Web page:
While the new schedule has added to the strain of trying to claim what can be a career-defining major championship, most players believe it is worth it for two chief reasons: Golf no longer goes head-to-head with the N.F.L. in the fall, and players can take a break and put their clubs away earlier.
Moving the P.G.A. Championship from August to May does both because it allows the PGA Tour’s season-ending FedEx Cup playoffs to start, and end, sooner.
“If you poll all the players, I would think they would be happy about the way it is now,” Jordan Spieth, a three-time major winner, said this week. “We can finish our season in August and not compete with football. And then create a little bit of an off-season for ourselves.”
Playing the P.G.A. Championship in the spring rather than the summer also allows the event to be played in more parts of the United States. Scheduling the tournament in August meant that areas of the country that experience especially hot summer conditions, which are ruinous to greens, could not stage a P.G.A. Championship. That eliminated wide swaths of the country.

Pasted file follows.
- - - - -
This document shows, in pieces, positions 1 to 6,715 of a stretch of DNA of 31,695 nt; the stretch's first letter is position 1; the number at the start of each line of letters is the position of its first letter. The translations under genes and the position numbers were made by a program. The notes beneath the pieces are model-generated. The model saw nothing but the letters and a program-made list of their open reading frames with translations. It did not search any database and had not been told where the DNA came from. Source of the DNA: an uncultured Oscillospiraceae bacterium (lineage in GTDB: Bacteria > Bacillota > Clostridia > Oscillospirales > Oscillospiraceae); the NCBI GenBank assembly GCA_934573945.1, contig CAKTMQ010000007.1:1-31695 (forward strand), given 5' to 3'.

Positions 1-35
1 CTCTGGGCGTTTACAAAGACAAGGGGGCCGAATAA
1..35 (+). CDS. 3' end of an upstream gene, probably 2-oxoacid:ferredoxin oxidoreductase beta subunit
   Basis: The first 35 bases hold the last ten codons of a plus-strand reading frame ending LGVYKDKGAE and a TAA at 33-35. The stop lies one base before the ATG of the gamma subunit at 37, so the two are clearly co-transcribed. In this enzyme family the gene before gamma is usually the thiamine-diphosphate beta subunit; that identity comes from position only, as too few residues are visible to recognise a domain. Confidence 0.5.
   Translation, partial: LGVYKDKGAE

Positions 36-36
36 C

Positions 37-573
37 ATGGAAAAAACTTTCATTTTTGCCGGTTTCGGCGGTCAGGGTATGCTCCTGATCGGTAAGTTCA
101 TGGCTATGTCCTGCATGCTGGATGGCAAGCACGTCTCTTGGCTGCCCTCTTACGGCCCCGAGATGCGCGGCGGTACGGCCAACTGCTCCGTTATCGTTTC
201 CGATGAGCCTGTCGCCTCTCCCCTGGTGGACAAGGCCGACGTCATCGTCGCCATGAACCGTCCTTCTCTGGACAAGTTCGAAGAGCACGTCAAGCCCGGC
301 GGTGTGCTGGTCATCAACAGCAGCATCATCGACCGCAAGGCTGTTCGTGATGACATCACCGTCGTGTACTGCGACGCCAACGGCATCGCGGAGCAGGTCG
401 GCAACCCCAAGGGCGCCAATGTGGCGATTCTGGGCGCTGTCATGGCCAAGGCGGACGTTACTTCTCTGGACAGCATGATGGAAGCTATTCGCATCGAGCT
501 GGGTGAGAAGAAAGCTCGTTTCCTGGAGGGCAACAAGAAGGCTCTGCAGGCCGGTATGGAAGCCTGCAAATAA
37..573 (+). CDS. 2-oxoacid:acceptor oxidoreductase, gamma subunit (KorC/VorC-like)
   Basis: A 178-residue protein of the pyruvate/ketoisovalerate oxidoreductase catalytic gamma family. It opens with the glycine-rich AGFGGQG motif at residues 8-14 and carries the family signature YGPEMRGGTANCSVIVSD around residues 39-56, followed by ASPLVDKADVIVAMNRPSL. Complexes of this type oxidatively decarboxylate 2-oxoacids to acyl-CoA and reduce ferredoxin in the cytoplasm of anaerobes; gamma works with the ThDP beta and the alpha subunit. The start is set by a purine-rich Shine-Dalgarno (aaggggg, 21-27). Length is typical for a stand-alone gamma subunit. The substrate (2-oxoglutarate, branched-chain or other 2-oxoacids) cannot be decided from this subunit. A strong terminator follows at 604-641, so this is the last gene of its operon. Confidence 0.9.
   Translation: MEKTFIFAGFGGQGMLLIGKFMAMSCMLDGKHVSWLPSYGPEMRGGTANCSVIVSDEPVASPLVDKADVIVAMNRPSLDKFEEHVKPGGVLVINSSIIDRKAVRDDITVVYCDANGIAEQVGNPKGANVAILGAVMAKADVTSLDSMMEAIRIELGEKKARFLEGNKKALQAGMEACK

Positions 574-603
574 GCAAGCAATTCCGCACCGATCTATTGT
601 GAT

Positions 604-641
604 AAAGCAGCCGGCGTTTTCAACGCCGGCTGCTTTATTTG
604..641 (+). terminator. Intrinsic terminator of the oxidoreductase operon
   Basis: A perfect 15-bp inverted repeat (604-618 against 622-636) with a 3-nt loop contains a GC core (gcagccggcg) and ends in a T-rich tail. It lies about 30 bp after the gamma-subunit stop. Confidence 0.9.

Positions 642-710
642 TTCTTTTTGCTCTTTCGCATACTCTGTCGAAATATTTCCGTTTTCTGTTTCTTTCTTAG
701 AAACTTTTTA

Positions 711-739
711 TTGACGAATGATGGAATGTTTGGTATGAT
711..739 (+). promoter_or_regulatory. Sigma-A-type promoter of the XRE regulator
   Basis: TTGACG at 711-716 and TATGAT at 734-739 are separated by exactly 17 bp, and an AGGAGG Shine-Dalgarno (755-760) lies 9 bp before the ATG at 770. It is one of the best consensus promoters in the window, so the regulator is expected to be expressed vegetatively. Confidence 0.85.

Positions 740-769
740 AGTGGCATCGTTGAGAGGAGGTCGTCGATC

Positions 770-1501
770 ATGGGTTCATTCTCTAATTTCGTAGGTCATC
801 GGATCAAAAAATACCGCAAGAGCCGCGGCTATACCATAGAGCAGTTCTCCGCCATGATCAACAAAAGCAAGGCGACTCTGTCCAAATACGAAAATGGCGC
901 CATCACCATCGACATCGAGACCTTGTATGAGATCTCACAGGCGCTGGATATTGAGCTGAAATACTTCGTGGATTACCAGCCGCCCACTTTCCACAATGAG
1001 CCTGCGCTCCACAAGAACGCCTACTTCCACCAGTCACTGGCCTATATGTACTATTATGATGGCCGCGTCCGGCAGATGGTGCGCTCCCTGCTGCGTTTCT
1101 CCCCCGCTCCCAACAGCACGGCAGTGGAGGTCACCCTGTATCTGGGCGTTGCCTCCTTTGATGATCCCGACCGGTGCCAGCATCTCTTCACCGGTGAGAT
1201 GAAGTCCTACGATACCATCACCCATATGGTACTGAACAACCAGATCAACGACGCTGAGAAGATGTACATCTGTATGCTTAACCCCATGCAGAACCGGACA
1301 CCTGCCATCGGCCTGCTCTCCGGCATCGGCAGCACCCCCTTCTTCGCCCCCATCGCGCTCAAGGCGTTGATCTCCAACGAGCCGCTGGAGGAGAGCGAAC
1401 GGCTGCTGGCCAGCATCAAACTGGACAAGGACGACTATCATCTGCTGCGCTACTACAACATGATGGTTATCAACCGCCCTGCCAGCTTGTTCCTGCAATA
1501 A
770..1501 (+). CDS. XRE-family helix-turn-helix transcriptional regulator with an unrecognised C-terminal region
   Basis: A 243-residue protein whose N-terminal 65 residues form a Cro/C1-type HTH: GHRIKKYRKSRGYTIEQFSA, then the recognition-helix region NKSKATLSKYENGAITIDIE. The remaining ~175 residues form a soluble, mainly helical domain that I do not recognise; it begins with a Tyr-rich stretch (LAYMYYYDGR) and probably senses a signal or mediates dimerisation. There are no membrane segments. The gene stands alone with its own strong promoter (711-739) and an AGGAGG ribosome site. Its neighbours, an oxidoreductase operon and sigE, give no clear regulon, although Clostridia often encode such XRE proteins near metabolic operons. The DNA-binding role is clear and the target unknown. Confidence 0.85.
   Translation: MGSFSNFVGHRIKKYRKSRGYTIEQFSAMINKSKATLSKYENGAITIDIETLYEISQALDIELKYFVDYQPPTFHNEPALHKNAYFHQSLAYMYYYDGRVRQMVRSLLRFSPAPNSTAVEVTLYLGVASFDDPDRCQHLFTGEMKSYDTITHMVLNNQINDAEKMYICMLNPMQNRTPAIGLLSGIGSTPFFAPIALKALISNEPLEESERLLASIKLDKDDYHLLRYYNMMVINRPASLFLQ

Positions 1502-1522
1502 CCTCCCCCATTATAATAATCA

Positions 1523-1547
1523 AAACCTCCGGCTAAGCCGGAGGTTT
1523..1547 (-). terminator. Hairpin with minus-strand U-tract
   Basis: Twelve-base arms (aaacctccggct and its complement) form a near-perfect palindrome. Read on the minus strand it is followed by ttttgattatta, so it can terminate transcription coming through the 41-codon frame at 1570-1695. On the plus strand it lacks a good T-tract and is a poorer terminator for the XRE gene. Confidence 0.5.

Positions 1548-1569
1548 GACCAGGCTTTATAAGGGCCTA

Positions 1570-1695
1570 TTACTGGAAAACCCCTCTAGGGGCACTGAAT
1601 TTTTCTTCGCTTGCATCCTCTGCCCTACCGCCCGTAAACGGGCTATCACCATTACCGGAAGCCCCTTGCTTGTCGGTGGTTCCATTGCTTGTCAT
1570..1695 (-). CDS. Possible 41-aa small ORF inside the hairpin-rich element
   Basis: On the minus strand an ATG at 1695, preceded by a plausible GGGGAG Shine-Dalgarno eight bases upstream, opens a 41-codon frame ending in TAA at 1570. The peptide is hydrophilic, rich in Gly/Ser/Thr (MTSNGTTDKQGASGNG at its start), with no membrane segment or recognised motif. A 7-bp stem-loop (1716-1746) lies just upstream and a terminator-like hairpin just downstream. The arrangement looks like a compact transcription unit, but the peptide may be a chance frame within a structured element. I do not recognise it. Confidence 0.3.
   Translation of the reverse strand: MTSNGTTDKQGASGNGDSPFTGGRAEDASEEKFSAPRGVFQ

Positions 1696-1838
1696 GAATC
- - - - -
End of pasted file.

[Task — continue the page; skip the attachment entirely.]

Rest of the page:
“We think the cadence of the schedule is just better for fans — better for players,” said Seth Waugh, the chief executive of the P.G.A. of America, which conducts the P.G.A. Championship. “Obviously it’s exhausting for them to go April, May, June, July, and then if this year you’ve got an Olympics. It’s a long grind.”
The P.G.A. of America represents more than 28,000 teaching and club golf professionals nationwide who serve the recreational golfing public. More golf majors early in the year theoretically enhances overall interest in the sport. Said Waugh: “Our chance to kind of light the fire for the game in May is pretty significant.”
In the end, Adam Scott, the 2013 Masters winner, thinks that tour players will be better adjusted to the new schedule after having done it a second time in 2021. He pointed to Brooks Koepka, who won two U.S. Opens and two P.G.A. Championships in a 26-month span beginning in 2017, as inspiration for his colleagues.